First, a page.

The Open Door Web Site

Experiments with Ultra-Sound

The term "ultra-sound" refers to longitudinal waves (usually in air) which have a frequency which is too high for them to be detected by the human ear. The u.s. transmitters used in these experiments have a frequency of 40kHz (the highest frequency you can hear is certainly less than 20kHz).
1. Preparation: a) You must know what we mean by: coherent sources, constructive and destructive interference, resonance, standing or stationary wave.
b) Revise Young's "double-slit" experiment, especially the equation relating fringe separation to wavelength.
c) Learn the relation between the frequency, wavelength and speed of propagation of a travelling wave.
d) See parts 4 and 5.
2.

You will do three experiments; two experiments to measure the wavelength of the u.s. waves and one to measure their speed of propagation.

i)

Connect one u.s. transmitter to a signal generator set to 40kHz sine wave. Direct the waves towards a reflecting surface so as to produce a stationary wave by reflection. Connect one u.s. receiver to an oscilloscope and use it to detect the presence of the nodes and anti-nodes of the stationary wave. Move the screen slowly away from the transmitter. Find the distance between adjacent nodes of the stationary wave pattern and then use the fact that the distance between adjacent nodes is half of a wavelength.

ii)

Using two u.s. transmitters and one receiver, do an experiment similar (in some ways) to Young's "double-slit" experiment. Measure the "fringe separation" for fringes near to the centre line of the apparatus. See the diagram below. Signal generator set to 40kHz sine wave output.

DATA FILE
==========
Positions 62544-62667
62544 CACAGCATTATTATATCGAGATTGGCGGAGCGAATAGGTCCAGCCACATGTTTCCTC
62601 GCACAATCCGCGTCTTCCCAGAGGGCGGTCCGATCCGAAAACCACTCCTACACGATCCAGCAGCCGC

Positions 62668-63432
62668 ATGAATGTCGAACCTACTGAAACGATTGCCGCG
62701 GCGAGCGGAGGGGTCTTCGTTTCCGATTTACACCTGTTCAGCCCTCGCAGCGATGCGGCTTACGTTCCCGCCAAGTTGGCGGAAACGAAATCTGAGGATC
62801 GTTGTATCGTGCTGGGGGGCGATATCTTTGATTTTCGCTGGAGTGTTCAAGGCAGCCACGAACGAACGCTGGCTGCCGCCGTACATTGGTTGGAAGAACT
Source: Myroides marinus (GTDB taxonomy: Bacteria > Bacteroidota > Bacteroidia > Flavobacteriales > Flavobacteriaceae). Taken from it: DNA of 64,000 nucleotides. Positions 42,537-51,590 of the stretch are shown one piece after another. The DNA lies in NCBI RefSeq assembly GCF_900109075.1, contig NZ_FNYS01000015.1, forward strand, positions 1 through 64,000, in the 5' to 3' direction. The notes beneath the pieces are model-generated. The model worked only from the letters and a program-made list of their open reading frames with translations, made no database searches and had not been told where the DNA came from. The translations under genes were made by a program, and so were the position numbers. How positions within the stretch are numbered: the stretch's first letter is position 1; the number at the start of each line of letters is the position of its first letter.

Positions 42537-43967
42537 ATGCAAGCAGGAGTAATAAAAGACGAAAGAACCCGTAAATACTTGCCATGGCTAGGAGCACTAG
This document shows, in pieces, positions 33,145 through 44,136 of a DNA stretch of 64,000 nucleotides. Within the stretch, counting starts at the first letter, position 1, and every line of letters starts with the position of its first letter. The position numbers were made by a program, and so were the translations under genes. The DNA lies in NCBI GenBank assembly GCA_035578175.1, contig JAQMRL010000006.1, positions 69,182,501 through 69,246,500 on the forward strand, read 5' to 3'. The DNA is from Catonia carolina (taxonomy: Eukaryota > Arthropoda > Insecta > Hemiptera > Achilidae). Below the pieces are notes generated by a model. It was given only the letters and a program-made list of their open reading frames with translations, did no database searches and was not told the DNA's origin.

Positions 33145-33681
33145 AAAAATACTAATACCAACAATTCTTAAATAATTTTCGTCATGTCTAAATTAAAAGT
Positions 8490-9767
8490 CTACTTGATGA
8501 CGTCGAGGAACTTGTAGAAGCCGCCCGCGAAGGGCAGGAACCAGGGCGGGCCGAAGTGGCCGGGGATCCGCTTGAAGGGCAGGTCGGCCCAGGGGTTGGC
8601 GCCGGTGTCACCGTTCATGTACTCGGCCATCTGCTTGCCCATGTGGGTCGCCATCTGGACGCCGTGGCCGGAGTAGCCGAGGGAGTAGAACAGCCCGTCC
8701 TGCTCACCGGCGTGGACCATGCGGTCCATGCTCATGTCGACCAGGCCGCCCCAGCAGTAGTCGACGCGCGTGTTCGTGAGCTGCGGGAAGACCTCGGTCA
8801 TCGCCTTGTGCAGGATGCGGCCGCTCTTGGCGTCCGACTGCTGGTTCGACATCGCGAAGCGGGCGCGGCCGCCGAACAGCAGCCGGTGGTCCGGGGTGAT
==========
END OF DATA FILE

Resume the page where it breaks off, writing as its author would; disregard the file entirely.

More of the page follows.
iii)

Using ONE u.s. transmitter and TWO receivers, measure the speed of propagation of the waves as shown below.

Set the signal generator to "SQUARE WAVE" output at about 300Hz
Use an oscilloscope to measure the time between waves arriving at receiver 1 and receiver 2, for a range of distances, s. Calculate the speed of propagation of the waves using the usual equation v = s/t.

Point A is connected to one input of the oscilloscope, point B to the other input and G to oscilloscope ground.

3

Use your results to verify the relation between the frequency, wavelength and speed of propagation of waves, assuming that the frequency is very close to 40kHz.

4 In the third experiment, you are advised to set the signal generator to give a "square wave" at about 300Hz but the oscilloscope shows damped sinusoidal oscillations of much higher frequency. How can this be explained?
5 Read about "Lissajou's figures"

Alternative method of measuring wavelength.

Set signal generator to 40kHz sine wave and oscilloscope to "X Y".

Slowly displace one of the receivers in the direction shown in the diagram. Observe how the image on the oscilloscope screen changes as the receiver is being displaced. How can this be used to measure the wavelength of the u.s.?

Privacy Policy

Copyright Information

Sponsored Links

Sponsored Pages

Donating to the ODWS

Advertising on the ODWS